Watch the video here (if you haven’t already)
Hear the full audio here (warning: potentially distressing)
Quick summary here:
- Fraser, H. 2013. Covert recordings as evidence in court: the return of police verballing? The Conversation
More detail here:
- Fraser, H., & Kinoshita, Y. 2021. Injustice arising from the unnoticed power of priming: How lawyers and even judges can be misled by unreliable transcripts of indistinct forensic audio. Criminal Law Journal, 45(3) 142-152.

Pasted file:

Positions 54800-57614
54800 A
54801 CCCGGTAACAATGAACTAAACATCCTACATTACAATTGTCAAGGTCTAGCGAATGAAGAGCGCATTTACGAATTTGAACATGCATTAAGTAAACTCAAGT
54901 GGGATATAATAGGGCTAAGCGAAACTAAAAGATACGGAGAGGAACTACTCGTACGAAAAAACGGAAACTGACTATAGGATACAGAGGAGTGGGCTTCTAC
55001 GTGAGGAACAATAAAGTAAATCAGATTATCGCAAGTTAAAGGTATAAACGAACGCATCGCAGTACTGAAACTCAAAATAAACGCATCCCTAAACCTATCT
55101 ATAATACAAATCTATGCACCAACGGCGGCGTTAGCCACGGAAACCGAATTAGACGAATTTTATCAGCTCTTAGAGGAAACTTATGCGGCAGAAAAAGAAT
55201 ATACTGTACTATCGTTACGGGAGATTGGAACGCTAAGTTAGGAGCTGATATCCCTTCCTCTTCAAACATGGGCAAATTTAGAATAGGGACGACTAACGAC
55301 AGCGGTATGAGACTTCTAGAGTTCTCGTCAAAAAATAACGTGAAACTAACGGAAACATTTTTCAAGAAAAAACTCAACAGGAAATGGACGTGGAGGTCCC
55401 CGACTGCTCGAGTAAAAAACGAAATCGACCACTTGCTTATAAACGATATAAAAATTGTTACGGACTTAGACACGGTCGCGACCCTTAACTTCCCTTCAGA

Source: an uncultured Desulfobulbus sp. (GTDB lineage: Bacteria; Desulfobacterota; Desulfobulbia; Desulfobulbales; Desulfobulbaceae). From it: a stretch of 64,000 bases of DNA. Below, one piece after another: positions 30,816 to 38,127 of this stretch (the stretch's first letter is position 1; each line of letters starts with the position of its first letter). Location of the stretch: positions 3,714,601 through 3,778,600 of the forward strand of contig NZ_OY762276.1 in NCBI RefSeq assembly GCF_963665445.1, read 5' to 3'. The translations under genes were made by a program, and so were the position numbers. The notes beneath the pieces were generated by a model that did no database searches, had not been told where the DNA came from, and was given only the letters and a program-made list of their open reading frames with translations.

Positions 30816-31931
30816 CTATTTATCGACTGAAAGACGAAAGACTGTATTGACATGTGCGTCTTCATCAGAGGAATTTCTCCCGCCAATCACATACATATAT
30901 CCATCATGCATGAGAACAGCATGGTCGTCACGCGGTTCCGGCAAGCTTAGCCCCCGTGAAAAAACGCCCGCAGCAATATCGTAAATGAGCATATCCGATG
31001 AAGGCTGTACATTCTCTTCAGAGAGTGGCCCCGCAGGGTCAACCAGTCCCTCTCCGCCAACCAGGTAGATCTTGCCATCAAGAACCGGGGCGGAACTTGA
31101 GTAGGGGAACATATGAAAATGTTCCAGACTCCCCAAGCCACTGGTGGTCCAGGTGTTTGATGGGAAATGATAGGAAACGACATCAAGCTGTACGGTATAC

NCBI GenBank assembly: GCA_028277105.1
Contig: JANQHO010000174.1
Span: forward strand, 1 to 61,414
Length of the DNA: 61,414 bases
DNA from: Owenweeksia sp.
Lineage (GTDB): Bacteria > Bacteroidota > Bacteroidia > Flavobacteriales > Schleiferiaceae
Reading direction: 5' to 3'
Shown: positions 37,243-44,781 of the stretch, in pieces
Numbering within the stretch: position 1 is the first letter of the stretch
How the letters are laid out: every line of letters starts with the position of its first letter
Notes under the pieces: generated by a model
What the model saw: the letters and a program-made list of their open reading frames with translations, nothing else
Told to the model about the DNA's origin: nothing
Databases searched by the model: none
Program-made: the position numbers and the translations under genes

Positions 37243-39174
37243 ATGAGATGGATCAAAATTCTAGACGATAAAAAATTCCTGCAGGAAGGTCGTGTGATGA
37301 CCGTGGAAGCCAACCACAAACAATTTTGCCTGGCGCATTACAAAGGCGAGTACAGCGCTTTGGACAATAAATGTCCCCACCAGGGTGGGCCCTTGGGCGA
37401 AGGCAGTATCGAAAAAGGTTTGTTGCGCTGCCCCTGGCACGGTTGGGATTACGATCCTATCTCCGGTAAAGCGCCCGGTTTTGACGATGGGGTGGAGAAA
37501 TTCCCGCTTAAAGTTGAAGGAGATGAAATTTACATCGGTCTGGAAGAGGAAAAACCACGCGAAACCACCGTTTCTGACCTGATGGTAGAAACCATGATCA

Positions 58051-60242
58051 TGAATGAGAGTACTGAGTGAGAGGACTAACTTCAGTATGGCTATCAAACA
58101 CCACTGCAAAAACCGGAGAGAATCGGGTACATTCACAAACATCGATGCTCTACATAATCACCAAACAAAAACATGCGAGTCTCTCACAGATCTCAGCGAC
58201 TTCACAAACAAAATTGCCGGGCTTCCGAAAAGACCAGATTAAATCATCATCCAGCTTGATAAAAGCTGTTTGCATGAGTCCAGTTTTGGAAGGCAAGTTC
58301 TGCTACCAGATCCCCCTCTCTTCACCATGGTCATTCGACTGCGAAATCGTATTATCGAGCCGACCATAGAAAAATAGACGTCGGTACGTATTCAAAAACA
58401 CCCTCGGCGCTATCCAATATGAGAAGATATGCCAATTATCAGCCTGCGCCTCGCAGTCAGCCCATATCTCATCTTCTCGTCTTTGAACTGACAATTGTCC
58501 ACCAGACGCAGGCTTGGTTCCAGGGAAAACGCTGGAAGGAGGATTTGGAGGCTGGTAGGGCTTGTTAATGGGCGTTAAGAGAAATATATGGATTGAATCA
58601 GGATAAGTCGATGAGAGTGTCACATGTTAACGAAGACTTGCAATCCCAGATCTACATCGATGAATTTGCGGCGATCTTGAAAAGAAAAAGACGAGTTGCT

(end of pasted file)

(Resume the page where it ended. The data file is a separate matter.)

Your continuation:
Current law allows police transcripts to assist juries in understanding the content of indistinct forensic audio – with a number of legal safeguards intended to mitigate any risk that an inaccurate transcript might mislead the jury. The problem is that the safeguards rely on lawyers and judges gaining a sense of personal confidence that they hear words suggested by the transcript. The present article describes a new experiment showing that personal confidence is a poor indicator of perceptual accuracy, since listeners can be easily and unwittingly “primed” to hear words suggested by an inaccurate transcript. This confirms previous research suggesting current safeguards are inadequate, adds new findings regarding the effect of an alternative suggestion, and supports the need for an evidence-based process ensuring all indistinct forensic audio used in court is accompanied by a reliable transcript. It also indicates there is an urgent need to change legal procedures for admission of transcripts of indistinct forensic audio used as evidence in criminal trials.